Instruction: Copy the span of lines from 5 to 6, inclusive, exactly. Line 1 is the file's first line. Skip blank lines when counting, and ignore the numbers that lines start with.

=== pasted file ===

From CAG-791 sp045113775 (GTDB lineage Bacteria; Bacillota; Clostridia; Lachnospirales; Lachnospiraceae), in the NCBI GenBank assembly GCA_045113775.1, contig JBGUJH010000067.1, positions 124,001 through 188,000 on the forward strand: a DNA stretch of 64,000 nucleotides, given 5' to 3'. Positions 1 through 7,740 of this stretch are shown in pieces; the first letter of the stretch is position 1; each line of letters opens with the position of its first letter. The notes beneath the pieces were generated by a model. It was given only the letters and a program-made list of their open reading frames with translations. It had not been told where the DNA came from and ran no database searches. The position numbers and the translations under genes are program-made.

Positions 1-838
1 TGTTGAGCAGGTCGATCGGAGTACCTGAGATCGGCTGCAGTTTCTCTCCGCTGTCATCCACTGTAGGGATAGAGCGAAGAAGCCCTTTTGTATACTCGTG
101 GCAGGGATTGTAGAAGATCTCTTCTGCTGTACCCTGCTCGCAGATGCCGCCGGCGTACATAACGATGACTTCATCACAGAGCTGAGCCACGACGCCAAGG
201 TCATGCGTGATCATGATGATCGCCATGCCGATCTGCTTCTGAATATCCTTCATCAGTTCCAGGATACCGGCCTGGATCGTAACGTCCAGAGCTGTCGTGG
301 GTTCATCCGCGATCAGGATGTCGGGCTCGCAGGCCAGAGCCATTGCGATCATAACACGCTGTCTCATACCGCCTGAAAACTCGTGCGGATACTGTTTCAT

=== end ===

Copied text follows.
201 TCATGCGTGATCATGATGATCGCCATGCCGATCTGCTTCTGAATATCCTTCATCAGTTCCAGGATACCGGCCTGGATCGTAACGTCCAGAGCTGTCGTGG
301 GTTCATCCGCGATCAGGATGTCGGGCTCGCAGGCCAGAGCCATTGCGATCATAACACGCTGTCTCATACCGCCTGAAAACTCGTGCGGATACTGTTTCAT